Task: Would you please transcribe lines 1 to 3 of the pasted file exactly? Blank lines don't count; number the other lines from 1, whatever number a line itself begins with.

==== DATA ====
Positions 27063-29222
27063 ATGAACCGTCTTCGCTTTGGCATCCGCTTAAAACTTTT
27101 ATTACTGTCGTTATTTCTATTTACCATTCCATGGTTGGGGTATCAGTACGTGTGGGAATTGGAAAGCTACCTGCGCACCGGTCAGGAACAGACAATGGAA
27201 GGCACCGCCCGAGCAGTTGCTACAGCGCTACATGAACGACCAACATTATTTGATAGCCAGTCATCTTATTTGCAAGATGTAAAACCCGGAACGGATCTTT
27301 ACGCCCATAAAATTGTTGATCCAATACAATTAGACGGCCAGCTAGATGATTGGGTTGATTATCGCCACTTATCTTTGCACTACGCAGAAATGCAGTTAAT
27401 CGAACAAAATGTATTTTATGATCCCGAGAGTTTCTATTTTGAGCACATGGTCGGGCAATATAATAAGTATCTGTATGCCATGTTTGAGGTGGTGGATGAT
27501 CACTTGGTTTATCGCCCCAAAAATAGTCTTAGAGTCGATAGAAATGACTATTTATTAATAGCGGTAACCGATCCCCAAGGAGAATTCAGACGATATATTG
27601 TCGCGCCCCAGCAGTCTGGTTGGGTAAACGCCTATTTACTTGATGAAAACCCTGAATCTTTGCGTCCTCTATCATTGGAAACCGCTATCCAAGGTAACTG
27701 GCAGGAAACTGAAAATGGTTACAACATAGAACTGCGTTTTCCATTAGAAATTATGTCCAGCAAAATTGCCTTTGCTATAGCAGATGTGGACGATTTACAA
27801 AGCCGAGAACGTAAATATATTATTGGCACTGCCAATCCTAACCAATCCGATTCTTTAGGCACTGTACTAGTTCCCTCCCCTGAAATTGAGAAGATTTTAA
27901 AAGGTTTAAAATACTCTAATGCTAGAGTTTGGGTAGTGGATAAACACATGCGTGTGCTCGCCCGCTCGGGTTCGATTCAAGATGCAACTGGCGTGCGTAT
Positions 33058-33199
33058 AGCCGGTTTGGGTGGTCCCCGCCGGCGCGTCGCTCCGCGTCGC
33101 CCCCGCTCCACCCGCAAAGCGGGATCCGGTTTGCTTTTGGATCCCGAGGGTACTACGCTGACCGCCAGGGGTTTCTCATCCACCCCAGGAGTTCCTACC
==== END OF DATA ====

Positions 27063-29222
27063 ATGAACCGTCTTCGCTTTGGCATCCGCTTAAAACTTTT
27101 ATTACTGTCGTTATTTCTATTTACCATTCCATGGTTGGGGTATCAGTACGTGTGGGAATTGGAAAGCTACCTGCGCACCGGTCAGGAACAGACAATGGAA